Constipation is when a child has a hard poo and goes to the toilet less often than usual. Constipation is very common and affects up to 1 in 10 children. In most cases, there is nothing wrong with your child’s body and the condition can easily be treated at home.

What causes it?

Your child can develop constipation when there has been a change to their daily life. For example, starting day care, kindergarten or school, toilet training or the arrival of a new sibling.

Constipation can start quickly or happen over time.

Signs and symptoms

What is normal?

  • Children 3 years and older usually do one poo every day.
  • Children under 3 years usually do more than poo every day.
  • Breastfeeding babies and infants may not do one poo every day, but if the poo is soft, your child is not constipated.

Your child may be constipated if they:

  • have large, hard or painful poo
  • are not doing a poo as often
  • avoid going to the toilet
  • have small amounts of liquid poo in their underwear (known as overflow incontinence).


Constipation can be treated at home with medicine (laxatives) and a toileting program. It should be treated early to avoid other health problems.


Laxatives allow poo to pass easily through the bowel. Your GP will tell you the recommended dose and your child should keep taking the laxatives for as long as they have constipation issues.

  • Laxatives containing Macrogol 3350 (called Osmolax and Movicol) are the best choice for your child. You can mix these powders into drinks. Osmolax does not have any flavour.
  • Laxatives containing lactulose (sweet liquid such as Duphalac) may also be used.
  • Other medicines are not as effective.

Behaviour program for preschool children

Start a routine with your child where they sit on the toilet for a few minutes and try to do a poo. Do this for 15 minutes after breakfast, lunch (or afternoon tea if your child goes to school) and dinner. This is called sitting practice.

The correct sitting position is important. Smaller children may need a toilet seat insert and a foot stool under their feet. Encourage your child to tighten their tummy muscles while sitting on the toilet.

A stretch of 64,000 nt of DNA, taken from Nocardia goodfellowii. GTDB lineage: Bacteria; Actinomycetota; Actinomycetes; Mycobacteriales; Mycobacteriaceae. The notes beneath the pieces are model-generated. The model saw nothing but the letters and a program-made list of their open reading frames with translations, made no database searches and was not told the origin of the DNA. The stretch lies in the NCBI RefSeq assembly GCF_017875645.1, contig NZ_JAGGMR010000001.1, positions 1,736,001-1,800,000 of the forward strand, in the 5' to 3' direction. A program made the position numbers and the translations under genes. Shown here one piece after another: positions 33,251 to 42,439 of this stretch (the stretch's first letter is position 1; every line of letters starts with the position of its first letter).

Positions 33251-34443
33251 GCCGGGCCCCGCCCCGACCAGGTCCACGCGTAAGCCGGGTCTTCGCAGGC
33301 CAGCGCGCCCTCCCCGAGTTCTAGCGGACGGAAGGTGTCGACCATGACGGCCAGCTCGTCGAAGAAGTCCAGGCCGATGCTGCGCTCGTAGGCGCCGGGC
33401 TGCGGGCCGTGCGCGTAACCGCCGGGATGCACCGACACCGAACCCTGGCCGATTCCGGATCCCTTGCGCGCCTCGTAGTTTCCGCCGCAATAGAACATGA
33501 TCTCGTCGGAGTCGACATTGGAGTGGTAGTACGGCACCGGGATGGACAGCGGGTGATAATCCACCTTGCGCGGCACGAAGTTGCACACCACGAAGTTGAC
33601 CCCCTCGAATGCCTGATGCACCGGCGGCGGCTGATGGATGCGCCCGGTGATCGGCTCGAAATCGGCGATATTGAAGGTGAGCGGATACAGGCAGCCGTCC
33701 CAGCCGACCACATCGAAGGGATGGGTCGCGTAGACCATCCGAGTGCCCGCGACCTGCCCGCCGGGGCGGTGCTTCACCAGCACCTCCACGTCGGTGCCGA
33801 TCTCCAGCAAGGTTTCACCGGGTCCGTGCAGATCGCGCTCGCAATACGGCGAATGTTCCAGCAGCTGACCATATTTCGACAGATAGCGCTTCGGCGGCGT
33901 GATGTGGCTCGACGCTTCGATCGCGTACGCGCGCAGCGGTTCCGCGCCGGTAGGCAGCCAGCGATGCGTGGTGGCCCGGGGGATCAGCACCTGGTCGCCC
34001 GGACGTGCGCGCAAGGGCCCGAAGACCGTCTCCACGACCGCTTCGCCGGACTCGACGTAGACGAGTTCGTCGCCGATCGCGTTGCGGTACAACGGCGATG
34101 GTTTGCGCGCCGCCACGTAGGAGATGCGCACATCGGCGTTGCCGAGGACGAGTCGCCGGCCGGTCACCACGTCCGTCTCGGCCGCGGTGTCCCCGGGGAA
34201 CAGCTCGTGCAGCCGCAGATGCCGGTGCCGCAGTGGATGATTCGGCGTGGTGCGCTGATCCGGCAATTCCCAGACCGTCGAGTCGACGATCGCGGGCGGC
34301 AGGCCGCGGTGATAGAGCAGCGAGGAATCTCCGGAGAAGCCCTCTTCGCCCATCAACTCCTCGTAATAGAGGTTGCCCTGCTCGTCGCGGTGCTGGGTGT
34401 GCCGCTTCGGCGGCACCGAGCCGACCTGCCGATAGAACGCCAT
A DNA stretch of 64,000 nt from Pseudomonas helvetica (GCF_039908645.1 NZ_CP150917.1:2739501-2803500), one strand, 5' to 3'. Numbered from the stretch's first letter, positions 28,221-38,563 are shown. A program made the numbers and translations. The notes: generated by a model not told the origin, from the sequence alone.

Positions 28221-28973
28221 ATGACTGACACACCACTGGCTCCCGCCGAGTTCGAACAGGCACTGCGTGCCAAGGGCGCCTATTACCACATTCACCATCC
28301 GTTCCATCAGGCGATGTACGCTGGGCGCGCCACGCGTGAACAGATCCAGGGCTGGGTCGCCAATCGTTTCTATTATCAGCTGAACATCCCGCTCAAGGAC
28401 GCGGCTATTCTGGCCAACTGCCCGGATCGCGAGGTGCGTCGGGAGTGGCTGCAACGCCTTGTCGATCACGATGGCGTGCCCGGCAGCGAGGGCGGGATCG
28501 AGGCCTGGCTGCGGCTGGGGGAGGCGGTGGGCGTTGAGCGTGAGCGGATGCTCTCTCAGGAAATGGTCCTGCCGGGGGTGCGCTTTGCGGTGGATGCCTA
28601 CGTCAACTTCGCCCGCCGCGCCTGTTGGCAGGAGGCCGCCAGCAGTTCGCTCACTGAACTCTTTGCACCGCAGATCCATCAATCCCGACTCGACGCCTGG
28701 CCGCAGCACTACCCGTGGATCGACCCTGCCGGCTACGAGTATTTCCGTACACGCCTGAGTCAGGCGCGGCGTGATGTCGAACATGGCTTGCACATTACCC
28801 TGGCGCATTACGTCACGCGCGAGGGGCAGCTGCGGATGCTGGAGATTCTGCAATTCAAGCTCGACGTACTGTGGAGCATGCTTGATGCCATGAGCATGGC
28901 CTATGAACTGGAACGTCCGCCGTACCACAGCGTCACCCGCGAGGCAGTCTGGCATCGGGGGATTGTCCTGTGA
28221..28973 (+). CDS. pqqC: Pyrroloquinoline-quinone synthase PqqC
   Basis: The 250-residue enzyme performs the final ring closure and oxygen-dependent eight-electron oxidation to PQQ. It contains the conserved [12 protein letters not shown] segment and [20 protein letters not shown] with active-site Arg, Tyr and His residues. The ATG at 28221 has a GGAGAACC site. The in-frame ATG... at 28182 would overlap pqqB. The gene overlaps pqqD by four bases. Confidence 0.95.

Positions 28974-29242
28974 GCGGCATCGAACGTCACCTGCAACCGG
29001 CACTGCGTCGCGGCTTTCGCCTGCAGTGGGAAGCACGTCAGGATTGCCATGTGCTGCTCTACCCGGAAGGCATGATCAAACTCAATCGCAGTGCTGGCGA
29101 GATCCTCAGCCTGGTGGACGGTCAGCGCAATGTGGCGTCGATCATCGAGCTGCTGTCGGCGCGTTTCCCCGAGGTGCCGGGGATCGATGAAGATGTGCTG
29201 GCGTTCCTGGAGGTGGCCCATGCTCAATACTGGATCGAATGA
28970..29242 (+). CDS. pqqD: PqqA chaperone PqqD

Encourage or reward your child for sitting practice even if they can’t do a poo. You can also use a sticker chart to keep track of their progress. Do not get angry at your child for pooing their pants.

Things to remember

  • You should not toilet train your child while they have constipation.
  • Make sure your child eats foods that are high in fibre and lots of fruit (e.g. prune or pear juice), and drinks plenty of fluids.

When to see a doctor

See your GP if your child has any common symptoms, including:

  • blood in their poo
  • bad stomach pains
  • poos that are hard and less regular
  • symptoms that are getting worse after treatment.

Your GP will diagnose constipation by checking your child and talking to you. It is very unlikely the constipation will be caused by a problem with your child’s body and often tests are not required. If your GP thinks there is a problem, they will refer your child to a specialist.

In an emergency, call Triple Zero (000) and ask for an ambulance.

If you're not sure whether to go to an emergency department, call 13 HEALTH (13 43 25 84) and speak to a registered nurse.

Developed by the Emergency Department, Queensland Children’s Hospital. We acknowledge the input of consumers and carers.

Resource ID: FS152. Reviewed: July 2022.

Disclaimer: This information has been produced by healthcare professionals as a guideline only and is intended to support, not replace, discussion with your child’s doctor or healthcare professionals. Information is updated regularly, so please check you are referring to the most recent version. Seek medical advice, as appropriate, for concerns regarding your child’s health.

Last updated: October 2023